International Taxation

International individuals at UVA (students, researchers, faculty) must comply with US tax laws and file appropriate tax forms with the IRS on annual basis.

US tax law provides that a person can be recognized as a non-resident or a resident for tax purposes which affect the income taxation, reporting and filing. Non-residents are taxed on US source income only, whereas resident taxpayers are taxed in the same manner as US citizens and are subject to tax on their worldwide income. The amount of tax withheld/paid is dependent on the type of income received and individual’s tax residency.

Notwithstanding your tax residency status, individuals must file Federal and State tax forms.


Federal tax compliance
  • Filed/paid on annual basis with the IRS
  • Filing is required even if no income is earned.
  • Deadline to file is April 15th (unless falls on weekend in which case filing can be done on the following Monday).
Virginia State tax compliance

International individuals present in the State of Virginia are deemed to be Virginia residents notwithstanding their tax residency status for federal tax purposes.

Tax Residency Status


When determining tax rates for international students, researchers, and researchers present in the U.S. the University uses two tests:

The Permanent Residency (Green Card) Test The Substantial Presence Test 

International individuals are considered residents (for tax purposes) on January 1 of the qualifying year, regardless of the month they arrived.

If the international individual does not satisfy either test they are considered a Non-Resident Alien (NRA) for tax withholding and reporting purposes. If the individual does satisfy one, or, both of the tests they are considered a Resident Alien (RA). A resident alien is subject to the same tax withholding and reporting requirements as a U.S. citizen or Permanent Resident, including taxation of worldwide income.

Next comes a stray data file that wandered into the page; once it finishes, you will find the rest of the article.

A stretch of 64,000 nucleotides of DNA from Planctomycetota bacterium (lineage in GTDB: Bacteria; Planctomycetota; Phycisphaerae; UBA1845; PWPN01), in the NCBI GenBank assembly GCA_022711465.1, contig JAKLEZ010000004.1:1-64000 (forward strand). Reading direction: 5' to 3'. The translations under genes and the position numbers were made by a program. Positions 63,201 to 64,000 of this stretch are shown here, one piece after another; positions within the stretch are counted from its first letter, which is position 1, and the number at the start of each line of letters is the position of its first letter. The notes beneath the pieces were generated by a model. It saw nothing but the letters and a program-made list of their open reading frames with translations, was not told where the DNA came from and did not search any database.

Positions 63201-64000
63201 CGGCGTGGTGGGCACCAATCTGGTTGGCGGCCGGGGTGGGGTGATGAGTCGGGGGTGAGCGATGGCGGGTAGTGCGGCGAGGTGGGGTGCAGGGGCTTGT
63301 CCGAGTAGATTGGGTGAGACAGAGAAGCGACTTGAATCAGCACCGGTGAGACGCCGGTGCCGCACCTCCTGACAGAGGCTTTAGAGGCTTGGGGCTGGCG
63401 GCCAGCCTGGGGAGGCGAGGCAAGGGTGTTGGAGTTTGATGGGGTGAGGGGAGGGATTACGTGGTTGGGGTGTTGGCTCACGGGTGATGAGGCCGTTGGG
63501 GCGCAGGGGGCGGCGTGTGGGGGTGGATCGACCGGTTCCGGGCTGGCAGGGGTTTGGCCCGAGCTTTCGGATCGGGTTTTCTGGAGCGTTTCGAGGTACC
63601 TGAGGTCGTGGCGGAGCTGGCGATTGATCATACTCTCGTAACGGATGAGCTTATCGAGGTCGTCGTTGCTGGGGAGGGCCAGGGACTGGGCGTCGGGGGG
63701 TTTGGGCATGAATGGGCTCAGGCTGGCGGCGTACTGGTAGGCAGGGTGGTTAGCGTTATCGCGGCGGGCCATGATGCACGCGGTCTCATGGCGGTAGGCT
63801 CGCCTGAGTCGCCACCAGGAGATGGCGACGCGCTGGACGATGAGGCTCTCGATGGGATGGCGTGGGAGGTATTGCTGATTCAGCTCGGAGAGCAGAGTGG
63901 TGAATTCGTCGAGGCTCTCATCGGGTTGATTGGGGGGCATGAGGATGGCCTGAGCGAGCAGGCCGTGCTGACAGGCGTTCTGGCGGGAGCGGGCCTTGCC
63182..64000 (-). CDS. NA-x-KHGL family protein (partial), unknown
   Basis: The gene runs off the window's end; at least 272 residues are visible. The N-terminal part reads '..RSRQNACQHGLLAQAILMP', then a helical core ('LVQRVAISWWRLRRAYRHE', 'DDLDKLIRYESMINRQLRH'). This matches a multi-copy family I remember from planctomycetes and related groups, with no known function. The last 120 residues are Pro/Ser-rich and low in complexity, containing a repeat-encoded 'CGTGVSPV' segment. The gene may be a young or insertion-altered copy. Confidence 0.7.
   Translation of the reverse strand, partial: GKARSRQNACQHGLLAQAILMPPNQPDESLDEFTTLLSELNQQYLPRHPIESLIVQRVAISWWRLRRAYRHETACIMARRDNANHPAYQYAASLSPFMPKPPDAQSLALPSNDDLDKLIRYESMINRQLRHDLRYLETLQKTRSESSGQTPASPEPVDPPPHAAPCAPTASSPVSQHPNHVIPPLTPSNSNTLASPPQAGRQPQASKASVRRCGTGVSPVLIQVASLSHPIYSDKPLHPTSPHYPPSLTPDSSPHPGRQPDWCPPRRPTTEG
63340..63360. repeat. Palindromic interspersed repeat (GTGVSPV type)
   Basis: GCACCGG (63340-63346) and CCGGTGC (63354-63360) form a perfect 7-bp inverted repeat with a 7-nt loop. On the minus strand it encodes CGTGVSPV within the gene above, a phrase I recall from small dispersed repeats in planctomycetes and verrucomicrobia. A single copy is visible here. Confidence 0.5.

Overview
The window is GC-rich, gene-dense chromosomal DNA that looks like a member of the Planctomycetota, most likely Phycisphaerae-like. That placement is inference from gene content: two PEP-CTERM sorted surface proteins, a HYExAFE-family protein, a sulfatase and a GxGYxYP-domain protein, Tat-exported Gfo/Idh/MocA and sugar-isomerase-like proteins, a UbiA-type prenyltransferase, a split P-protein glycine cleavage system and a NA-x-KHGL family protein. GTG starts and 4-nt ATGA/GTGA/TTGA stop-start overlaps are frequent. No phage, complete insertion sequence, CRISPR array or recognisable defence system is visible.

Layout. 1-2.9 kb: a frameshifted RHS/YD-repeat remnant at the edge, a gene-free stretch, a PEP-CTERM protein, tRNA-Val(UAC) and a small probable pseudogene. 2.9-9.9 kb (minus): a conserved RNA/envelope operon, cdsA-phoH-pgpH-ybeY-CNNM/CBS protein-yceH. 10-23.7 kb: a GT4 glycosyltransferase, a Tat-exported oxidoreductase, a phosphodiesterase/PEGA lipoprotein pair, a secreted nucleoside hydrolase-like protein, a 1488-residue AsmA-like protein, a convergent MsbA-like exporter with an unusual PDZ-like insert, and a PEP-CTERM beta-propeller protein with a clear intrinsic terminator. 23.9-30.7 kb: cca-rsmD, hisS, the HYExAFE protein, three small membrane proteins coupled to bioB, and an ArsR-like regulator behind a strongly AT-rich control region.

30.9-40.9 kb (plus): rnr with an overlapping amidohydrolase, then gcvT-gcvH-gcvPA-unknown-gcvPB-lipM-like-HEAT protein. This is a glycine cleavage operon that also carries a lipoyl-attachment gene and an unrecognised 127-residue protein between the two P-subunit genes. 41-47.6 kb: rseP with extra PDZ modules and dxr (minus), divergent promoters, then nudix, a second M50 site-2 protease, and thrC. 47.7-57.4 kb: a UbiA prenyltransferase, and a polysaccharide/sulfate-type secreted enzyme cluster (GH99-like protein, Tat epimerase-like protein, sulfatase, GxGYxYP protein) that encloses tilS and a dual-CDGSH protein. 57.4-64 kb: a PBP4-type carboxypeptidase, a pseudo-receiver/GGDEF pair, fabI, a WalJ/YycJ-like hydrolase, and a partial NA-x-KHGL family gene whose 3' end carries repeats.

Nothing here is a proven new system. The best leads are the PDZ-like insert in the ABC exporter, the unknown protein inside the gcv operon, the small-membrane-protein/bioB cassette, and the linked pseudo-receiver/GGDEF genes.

The following individuals are generally considered nonresident aliens:

  • F-1/J-1 students, for the first five calendar years present in the U.S.
  • J-1 Researchers/Professors, for the first two calendar years present in the U.S.


Nonresident Alien FICA Exemption

Non-resident alien individuals are exempt from Medicare and Social Security (OASDI) taxes, commonly referred to as FICA taxes.

This exemption applies to F-1 and J-1 students, researchers, professors, and short-term scholars in non-resident alien status. H-1B, TN, E3, O-1 and LPR visa holders are never exempt from FICA withholdings.

More information about the FICA tax liability for foreign nationals can be found on the IRS website,

If you are a non-resident and FICA taxes have been withheld from your wages please contact the Foreign National Tax Analyst.

U.S. or Foreign-Source Income

Nonresident aliens, for tax purposes, unlike U.S. citizens and residents, are only subject to tax on income that is considered U.S.-source income.

Foreign-source Income received by a non-resident alien is not subject to U.S. taxation.

Income is generally considered foreign-source if the location of the activity for which the payment is being issued is outside the U.S. A clear indication of the location of the activity is necessary on all supporting documentation for the payment to be correctly classified.

If the source of income cannot be determined at the time of payment, such as when the location of the activity is not indicated, the payment must be treated as U.S. sourced under IRS Regulations.